Visiting churches in Reykjavik: Hallgrímskirkja and the Cathedral
You might not think of visiting this very nordic northern island in January, but it is actually pretty cool. Not just temperature-wise, but the landscape takes on an even more dramatic tone when covered in snow and ice. Iceland has become a very popular destination in the past 15 years, especially thanks to the creation of the stop-over on transatlantic flights, where you can stop in Iceland for up to 7 days with no extra charge when flying on Iceland Air, or WOW airlines.
Capital: Reykjavik ”Smoke Bay”
I took advantage of this one January on my way back to Germany from Denver, and braved the cold, which turned out not to be soo frigid as I expected. But much darker! I wasn’t sure what it would actually feel like to only have four hours of daylight, and it is something that you just have to experience to understand on a visceral level. It’s confusing, but then you turn towards your inner clock, and thank Loki for Iceland’s clever use of geothermal power which creates 25% of the country’s electricity. Street-lamps run on geothermal power, and even the sidewalks in Reykjavik remain snow and ice-free due to underground heaters.
Skyr, woolen knitwear, bearded men, glaciers, volcanoes, open sea—are all worthy symbols of Iceland, not to mention the most famous and much-touted geothermal heated Blue Lagoon. But one sight that marks the capital city Reykjavik is the Reykjavik Church, called the Hallgrímskirkja in Icelandic. It is the center point of downtown Reykjavík and the tallest, and largest church in Iceland and the most notable landmark. It is a Lutheran parish church, and its tower is 74 meters high.
The church’s name Hallgrímur comes from the famous Icelandic poet and preacher Hallgrímur Pétursson who lived in the 1600s, and according to legend had to leave Seminary because of impregnating a married woman from a group of Icelanders whom he was re-educating after their release from captivity by Algerian pirates. But all turned out well as she had actually been widowed so they married and lived happily ever after; and Hallgrímur went on to write his 50 “Passion Hymns” to be meditated on during Lent.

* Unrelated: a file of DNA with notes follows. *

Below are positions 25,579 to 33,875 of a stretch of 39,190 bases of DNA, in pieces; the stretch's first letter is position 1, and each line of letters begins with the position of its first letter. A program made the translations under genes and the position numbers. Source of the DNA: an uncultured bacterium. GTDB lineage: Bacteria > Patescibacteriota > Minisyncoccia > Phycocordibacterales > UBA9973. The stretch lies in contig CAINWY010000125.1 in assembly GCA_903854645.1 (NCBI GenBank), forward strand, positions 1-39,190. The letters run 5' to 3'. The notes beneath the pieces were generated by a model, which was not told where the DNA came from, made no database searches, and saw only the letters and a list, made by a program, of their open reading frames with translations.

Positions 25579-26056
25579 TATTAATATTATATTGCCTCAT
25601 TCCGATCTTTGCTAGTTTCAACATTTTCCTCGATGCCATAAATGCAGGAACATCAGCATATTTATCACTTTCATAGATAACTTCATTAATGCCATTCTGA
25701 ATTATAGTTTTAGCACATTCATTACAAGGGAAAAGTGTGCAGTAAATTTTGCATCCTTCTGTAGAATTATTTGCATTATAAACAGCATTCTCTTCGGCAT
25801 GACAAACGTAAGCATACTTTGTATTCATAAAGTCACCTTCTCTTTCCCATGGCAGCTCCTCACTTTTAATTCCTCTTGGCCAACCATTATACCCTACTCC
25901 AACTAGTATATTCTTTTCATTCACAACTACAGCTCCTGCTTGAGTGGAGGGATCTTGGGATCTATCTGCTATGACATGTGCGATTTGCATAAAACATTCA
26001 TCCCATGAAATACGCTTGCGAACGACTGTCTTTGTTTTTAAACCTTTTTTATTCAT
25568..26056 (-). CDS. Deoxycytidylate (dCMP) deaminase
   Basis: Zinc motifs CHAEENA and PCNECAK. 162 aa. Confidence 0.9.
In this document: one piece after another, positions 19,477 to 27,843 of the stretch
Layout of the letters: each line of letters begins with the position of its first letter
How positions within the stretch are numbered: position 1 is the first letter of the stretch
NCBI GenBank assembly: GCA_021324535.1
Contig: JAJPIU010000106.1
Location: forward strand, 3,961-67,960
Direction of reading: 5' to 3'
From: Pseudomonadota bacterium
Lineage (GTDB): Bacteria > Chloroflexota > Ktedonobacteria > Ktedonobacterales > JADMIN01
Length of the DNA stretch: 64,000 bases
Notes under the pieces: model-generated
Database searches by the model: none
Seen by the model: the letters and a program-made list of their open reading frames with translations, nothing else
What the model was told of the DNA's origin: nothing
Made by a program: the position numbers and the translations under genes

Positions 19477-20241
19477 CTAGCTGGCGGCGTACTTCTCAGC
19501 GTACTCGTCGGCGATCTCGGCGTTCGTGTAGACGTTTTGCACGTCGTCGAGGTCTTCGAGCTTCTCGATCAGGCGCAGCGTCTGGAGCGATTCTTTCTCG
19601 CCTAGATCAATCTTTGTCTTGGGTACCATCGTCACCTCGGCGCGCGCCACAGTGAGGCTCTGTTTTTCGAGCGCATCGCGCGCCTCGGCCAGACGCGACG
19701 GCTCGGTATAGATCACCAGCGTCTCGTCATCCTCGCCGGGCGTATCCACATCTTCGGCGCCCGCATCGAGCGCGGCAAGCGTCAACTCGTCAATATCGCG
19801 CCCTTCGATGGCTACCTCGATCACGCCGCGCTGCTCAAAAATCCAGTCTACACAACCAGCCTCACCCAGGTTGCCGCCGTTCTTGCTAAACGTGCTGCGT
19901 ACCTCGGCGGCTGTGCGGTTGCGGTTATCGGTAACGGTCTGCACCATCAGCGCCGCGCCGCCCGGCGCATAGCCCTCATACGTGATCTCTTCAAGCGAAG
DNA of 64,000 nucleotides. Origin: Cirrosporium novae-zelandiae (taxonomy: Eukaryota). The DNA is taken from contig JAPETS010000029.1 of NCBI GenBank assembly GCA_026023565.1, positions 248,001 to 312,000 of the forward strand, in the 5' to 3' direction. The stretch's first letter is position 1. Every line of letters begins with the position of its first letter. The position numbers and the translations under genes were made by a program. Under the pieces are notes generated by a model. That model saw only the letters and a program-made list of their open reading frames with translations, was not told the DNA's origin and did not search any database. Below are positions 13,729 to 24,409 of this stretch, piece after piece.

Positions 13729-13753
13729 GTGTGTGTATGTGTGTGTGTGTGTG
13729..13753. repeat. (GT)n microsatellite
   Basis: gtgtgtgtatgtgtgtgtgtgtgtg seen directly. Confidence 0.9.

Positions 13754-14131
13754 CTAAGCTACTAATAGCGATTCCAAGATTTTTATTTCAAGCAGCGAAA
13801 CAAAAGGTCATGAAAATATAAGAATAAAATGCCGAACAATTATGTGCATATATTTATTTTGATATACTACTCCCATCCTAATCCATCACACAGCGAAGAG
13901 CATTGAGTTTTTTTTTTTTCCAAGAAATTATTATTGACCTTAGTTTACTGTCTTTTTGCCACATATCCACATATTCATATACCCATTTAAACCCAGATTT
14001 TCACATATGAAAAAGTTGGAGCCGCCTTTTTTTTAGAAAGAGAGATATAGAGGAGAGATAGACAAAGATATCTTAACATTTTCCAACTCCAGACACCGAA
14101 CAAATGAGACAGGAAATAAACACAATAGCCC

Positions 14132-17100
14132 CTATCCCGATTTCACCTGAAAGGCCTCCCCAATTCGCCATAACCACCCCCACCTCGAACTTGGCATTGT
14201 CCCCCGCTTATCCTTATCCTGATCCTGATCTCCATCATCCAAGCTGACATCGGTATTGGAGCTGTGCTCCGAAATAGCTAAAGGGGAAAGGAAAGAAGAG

Guðjón Samúelsson was the architect for the project and he is said to have found inspiration in the heavenly waterfall Svartifoss inside Skaftafell.
The inside of Hallgrímskirkja is stunning, its organ the largest organ found in Iceland, weighing over 25 tons. The organ was inaugurated in 1992 and was constructed by German organ builder Johannes Klais from Bonn.
Inside, you can take the elevator up to the church tower for a fee, where you can see the church clocks up close and enjoy the view over all of Reykjavík. The windows are tinted in different colors so you can view the city with different filters but there is also a spot to see it in its original form.
In front of the church, you’ll see a large statue of Leif Eiríksson, the Icelander who discovered Vinland (America) before the ‘old world’ was ready for it. The statue was a gift from the United States in celebration of the 1000 year anniversary of the Icelandic parliament.